Trimming Your Dog's Nails

By uvengwa, Feb 1, 2014 | |
  1. uvengwa
    When it comes to the hunt, you want your rabbit dog to run with optimal speed and efficiency, and they'll have a hard time doing so if their nails a little long in the tooth. Having long nails will not only slow them down, but it can lead to cracked nails and even bone damage. Cracked nails can also lead to damaged blood vessels, and there is an increased chance of the nails breaking off a wall or snagging off carpet, which can result in pain, infection and deformity. When trimming nails, it can be pretty harrowing for both the dog and the owner. Many owners simply do not know where to cut, and dogs aren't the most cooperative when it comes to having their paws handled. But there are some easy ways to get through the process, such as taking them to the groom. If you want to save money, however, you can also do it yourself with ease.

    Whether your pet is young or old, get your pet accustomed to having his nails trimmed by handling its paws frequently before the trimming session begins. Doing this will not startle them too much when it comes to actual clipping, and they will know what to expect. Reward them with a trick before the trimming session, and do the same process after the trimming session. The point is to make them as comfortable as possible. Do this repeatedly until your dog seems comfortable enough having its paws handled.

    Electric Trimmers

    The types of shears you get depends on you as the owner. For myself, I tend to avoid plier-based shears because I'm afraid of splitting my dog's nails. I use an electric trimmer with a grindstone tip to safely sand down my dog's nails.

    From Bid or Buy

    You can find them at any pet or convenience store.

    If you go the electric route, follow the instructions, and never trim any longer than instructed. In my case, I will trim for 4-5 seconds at the latest and will withdraw to start on another nail. Your dog may be just as spooked with the electric trimmer, and it may be a slower process, but it is the safest route. If you want to go for a more manual approach with the clippers, it is a quick and easier process, but you'll have to know where you're cutting. If you want to be on the safe side, you can use a pencil on your dog's nails as a cut-off point. For dogs with lighter nails, you'll notice a rounded pink area.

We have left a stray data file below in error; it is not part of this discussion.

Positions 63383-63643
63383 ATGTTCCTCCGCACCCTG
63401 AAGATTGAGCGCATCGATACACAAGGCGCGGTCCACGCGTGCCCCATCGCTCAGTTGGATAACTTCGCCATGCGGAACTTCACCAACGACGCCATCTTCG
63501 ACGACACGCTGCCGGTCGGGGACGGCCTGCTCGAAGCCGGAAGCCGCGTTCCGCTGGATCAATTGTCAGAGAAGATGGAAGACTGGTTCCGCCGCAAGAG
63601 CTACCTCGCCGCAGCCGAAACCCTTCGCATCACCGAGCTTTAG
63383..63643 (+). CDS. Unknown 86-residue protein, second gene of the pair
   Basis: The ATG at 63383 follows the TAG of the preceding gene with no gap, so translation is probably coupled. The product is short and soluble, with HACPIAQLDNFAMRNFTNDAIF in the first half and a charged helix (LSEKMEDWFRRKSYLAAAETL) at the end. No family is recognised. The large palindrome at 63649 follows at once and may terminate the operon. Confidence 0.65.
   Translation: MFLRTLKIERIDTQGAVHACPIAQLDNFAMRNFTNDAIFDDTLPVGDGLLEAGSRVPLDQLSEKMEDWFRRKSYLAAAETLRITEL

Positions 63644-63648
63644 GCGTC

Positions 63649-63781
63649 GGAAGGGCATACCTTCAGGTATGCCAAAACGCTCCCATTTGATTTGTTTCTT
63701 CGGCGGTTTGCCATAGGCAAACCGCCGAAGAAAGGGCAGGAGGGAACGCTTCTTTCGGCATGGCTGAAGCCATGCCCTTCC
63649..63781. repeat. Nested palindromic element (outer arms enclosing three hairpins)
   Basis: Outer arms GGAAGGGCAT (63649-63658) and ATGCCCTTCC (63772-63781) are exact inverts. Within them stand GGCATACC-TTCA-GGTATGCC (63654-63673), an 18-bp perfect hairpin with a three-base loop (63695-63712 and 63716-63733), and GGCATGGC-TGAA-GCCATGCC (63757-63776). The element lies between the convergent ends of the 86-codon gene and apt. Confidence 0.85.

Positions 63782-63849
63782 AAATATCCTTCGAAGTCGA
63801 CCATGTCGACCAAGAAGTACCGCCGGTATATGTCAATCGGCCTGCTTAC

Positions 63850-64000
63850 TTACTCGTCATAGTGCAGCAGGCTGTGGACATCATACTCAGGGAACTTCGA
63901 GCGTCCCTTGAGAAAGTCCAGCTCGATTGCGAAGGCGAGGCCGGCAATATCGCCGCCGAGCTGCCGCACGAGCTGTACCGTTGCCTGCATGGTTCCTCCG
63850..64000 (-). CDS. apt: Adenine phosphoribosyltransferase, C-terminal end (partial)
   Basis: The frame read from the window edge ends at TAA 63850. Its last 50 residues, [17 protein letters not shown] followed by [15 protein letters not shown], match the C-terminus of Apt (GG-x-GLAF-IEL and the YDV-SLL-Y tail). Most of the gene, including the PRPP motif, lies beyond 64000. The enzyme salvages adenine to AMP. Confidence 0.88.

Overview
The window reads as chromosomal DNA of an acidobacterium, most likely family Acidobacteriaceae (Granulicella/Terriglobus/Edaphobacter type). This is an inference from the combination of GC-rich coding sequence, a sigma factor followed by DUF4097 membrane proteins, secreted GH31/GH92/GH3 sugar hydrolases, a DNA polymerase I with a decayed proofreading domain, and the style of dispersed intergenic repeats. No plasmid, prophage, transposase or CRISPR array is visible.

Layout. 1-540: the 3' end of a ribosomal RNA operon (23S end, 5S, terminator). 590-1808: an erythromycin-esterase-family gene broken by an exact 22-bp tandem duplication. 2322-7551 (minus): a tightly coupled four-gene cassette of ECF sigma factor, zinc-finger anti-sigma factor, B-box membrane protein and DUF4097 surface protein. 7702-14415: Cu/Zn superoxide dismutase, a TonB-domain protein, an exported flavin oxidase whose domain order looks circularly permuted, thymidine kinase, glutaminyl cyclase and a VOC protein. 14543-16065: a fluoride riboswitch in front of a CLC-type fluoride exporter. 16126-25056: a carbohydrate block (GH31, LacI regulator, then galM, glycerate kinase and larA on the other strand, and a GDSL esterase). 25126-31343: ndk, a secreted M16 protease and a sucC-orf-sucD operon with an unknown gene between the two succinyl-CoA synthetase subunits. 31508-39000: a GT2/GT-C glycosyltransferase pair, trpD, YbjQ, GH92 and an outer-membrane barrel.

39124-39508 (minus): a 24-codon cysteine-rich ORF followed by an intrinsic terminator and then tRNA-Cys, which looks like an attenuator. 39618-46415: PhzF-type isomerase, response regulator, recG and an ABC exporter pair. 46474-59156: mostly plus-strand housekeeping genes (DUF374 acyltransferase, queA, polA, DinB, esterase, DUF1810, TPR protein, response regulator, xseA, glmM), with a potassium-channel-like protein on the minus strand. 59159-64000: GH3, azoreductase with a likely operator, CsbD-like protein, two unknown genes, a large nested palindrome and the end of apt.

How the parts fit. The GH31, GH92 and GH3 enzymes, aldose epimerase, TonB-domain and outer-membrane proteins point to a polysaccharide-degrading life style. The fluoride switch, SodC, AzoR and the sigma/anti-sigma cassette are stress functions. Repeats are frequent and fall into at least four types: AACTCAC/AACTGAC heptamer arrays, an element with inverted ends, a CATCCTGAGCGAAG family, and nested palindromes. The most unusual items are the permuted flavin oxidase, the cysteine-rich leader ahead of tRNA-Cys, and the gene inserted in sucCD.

From Trimming Dogs Nails

    This will be the quick, and it is where the blood vessels are concentrated. Leave some adequate space when getting close to the quick. You don't want to get too close to the vessels. If you're fearful of any bleeding, you can keep a stock of antiseptic on hand in case the worse happens.

    Dark Nails

    My dog has dark nails, so it is a little harder for me whenever I trim. In this instance, you'll have to be very careful, cutting down a little at a time. If you notice a grayish-pinkish appearance starting to appear in the nail, stop immediately, since that will be the quick. And sometimes you can even see the quick in dark toenails, depending on the shade. If I look hard enough, I'm able to see the forbidden zone in my dog's toe nails.


    If your dog is overly frightened or aggressive in any way, stop the session and try again later. If all seems hopeless, take them to the groom instead. But, whatever you do, don't yell and punish the dog for resisting. It will only make them feel bad, and it will forever ingrain the negative experience with nail trimming. Despite the hurdles, it can be a quick and easy process, and always be sure to reward them with a treat and proper petting when finished.

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